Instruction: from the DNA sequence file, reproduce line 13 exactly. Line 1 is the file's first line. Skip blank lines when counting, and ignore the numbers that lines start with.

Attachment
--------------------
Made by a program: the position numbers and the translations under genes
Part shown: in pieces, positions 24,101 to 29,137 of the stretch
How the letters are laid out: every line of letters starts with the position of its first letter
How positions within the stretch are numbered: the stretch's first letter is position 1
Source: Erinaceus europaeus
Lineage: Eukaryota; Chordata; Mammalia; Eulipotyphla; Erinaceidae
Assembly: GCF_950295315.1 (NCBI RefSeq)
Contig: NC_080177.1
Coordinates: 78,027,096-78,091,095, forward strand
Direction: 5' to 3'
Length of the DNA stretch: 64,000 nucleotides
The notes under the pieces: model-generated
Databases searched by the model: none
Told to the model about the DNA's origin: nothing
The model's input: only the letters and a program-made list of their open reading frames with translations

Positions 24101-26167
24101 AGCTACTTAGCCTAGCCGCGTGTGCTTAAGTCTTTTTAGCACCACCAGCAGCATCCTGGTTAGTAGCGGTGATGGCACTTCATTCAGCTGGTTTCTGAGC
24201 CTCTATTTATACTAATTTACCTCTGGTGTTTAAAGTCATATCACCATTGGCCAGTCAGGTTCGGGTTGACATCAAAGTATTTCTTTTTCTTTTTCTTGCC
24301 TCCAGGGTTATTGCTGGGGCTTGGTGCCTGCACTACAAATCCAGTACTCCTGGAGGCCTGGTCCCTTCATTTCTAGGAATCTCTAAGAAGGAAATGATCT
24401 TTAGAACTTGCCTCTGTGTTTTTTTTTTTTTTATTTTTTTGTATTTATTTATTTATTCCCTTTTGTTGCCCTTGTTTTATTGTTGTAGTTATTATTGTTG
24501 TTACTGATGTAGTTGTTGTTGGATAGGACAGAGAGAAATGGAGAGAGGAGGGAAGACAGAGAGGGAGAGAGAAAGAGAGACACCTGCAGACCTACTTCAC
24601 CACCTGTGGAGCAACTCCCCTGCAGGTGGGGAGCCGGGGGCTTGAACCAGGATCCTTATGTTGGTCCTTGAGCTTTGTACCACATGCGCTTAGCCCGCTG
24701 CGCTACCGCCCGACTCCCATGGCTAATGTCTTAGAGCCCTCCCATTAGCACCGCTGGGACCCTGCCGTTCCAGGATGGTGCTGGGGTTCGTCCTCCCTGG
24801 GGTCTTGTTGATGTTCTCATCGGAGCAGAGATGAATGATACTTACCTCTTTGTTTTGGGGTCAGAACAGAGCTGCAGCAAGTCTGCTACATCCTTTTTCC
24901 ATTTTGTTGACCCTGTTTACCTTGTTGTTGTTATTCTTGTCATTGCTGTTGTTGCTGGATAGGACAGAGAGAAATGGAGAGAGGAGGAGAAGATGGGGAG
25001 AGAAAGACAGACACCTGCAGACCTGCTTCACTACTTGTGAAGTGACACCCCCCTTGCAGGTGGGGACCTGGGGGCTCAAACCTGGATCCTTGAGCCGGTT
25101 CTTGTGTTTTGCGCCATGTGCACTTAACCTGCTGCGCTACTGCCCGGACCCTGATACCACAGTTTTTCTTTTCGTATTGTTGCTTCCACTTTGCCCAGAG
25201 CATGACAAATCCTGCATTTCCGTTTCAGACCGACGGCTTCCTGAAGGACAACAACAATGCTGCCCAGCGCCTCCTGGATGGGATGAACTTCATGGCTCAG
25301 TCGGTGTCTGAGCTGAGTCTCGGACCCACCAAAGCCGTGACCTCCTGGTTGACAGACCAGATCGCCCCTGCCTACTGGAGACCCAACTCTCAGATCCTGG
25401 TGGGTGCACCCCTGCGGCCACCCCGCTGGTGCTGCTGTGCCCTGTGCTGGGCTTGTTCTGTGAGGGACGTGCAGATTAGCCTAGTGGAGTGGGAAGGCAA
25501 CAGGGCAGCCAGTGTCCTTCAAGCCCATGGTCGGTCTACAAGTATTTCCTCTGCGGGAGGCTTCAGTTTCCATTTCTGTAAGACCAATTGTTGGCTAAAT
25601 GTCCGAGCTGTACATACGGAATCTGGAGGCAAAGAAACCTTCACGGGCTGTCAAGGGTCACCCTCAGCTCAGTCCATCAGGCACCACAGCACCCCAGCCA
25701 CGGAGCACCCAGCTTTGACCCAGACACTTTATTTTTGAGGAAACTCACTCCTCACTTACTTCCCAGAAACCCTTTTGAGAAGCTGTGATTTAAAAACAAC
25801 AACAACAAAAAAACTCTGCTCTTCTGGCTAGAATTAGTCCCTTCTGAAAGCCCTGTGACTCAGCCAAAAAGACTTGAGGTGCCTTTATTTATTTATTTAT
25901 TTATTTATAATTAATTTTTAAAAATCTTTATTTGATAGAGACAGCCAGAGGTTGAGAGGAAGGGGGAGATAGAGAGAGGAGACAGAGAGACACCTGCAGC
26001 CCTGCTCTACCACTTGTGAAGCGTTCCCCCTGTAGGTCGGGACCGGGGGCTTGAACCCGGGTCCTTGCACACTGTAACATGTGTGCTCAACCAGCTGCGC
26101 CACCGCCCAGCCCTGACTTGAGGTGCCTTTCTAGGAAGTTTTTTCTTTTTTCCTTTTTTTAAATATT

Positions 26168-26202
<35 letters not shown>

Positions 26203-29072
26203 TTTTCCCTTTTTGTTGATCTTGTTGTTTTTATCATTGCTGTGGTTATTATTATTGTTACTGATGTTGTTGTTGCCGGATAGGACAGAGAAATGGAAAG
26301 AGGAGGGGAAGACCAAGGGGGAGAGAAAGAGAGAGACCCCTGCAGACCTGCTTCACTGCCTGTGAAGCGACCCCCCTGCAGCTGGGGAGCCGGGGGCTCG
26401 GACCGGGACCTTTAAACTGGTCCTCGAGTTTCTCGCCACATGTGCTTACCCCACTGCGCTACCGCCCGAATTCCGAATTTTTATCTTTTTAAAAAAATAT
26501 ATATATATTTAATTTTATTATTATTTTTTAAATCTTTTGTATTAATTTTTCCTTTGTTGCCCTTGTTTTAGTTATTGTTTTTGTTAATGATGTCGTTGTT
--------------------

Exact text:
Databases searched by the model: none